The Indian Constitution has a massive variety of articles pertaining to children's rights. The Constitution aims to advance the well-being and development of children, acknowledging their vulnerability and the need for protection and care. The following is a critical examination of some parts of the Indian constitution that deals with children as a right and how they are implemented:

The right to education is one of the most important clauses in the Indian constitution for children's rights. Art 21A guarantees the right to an education to all the children aged 6 to 14. The Right to Education Act of 2009 established free and compulsory education as a fundamental right for all children of this age. However, there are significant obstacles to executing this rule. Due to poverty, a lack of infrastructure, and other issues, many children, especially those from marginalised areas, continue to lack access to school. Education quality is also an issue, with many schools missing basic facilities and skilled instructors.

The digital divide, worsened by COVID 19 epidemic, has emphasized the disparity in educational access between rich and impoverished children. Another important element in the Indian constitution for child rights is protection against exploitation. Art 24 forbids the employment of minors aged 6 and 14 in dangerous jobs. The Child Labor (Prohibition and Regulation) Act of 1986, as well as Juvenile Justice Act of 2000, protect children against exploitation and abuse.

Despite these rules, child work and exploitation are still prevalent, in many regions of the nation. According to a recent International Labour Organization research, India still has an estimated 10 million child employees. Children from marginalised populations, such as those from tiny villages, are especially susceptible to exploitation.

Children are also protected from abuse and exploitation by the Indian Constitution. Article 15(3) empowers the state to adopt particular arrangements for children, such as safeguards against abuse and exploitation. The 2012 Protection of Children from Sexual Offenses Act (POCSO) protects children against sexual abuse and exploitation. However, putting these rules into effect remains a struggle.

According to statistics from the National Crime Records Bureau (NCRB), crimes against minors have been on the increase in recent years. Concerns have also been raised concerning the low conviction rates for crimes against children under age.

The right to health is another essential provision in the Indian Constitution for children's rights. Article 21 recognises the right to health as a basic right. The government has put in place a number of programmes to enhance the health and well-being of children, notably the Integrated Child Development Services (ICDS) programme.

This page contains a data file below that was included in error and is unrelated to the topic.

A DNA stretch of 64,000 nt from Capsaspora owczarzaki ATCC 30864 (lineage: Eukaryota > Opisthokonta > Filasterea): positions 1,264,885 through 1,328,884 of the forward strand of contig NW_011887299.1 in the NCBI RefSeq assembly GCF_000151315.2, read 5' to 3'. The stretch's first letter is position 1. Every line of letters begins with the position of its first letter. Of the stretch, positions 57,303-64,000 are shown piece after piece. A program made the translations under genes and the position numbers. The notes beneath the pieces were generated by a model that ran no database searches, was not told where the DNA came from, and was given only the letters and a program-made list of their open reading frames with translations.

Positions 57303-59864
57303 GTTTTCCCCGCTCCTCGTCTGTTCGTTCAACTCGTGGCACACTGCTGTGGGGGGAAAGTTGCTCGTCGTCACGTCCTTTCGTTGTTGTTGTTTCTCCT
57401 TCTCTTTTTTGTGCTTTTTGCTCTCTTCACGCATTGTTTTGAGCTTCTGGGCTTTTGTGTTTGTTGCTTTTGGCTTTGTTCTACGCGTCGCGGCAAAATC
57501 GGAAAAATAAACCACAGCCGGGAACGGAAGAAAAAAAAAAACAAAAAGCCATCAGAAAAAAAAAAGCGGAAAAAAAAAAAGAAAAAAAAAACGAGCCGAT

However, there are considerable barriers to the adoption of these systems. Healthcare facility availability varies greatly between urban and rural areas. Malnutrition and infant mortality remain common in many parts of the country, particularly in rural and underdeveloped areas. The COVID-19 outbreak has highlighted the critical need for enhanced healthcare facilities and services, particularly for children.

Finally, the Indian Constitution affirms children's right to participate in affairs affecting them. Children are allowed to participate in decision-making processes under Article 15(3) and the Juvenile Justice Act of 2000[41]. Children's engagement in decision-making processes, however, remains restricted. Children's voices are often ignored, especially when it comes to problems involving their well-being. Concerns have also been raised about the lack of representation of children in political and social institutions.

Suggestions or Recommendations
Children are susceptible owing to their immature minds. It is essential to provide an atmosphere conducive to their growth and development. To facilitate easy implementation, below are some recommendations for the prospective pathway of children's rights in the Indian Constitution:
  • Create an independent commission for children's rights:
    This commission may oversee monitoring the implementation of laws and policies pertaining to children's rights and holding those who violate such rights accountably. It may also make recommendations to the government on children's rights problems.
  • Enhance the National Commission for the Protection of Children's Rights (NCPCR):
    The NCPCR should be granted additional authority and resources to guarantee that it can carry out its mission of safeguarding and promoting children's rights effectively.
  • Raise awareness and advocacy:
    The government should launch campaigns and initiatives to educate parents, guardians, and communities about children's rights. This may aid in ensuring that children's rights are known and respected.
  • Enact comprehensive child protection legislation:
    The government should adopt comprehensive child protection laws to safeguard children from all sorts of abuse and exploitation, including sexual abuse, child labour, and trafficking. The laws must be adequately applied and enforced, and those who commit such offenses must be punished.
  • Provide particular arrangements for disabled children:
    The government should make specific provisions for disabled children, such as education, healthcare, and protection. This includes making schools and other public places accessible to children with impairments.
  • Children from disadvantaged groups should be prioritized: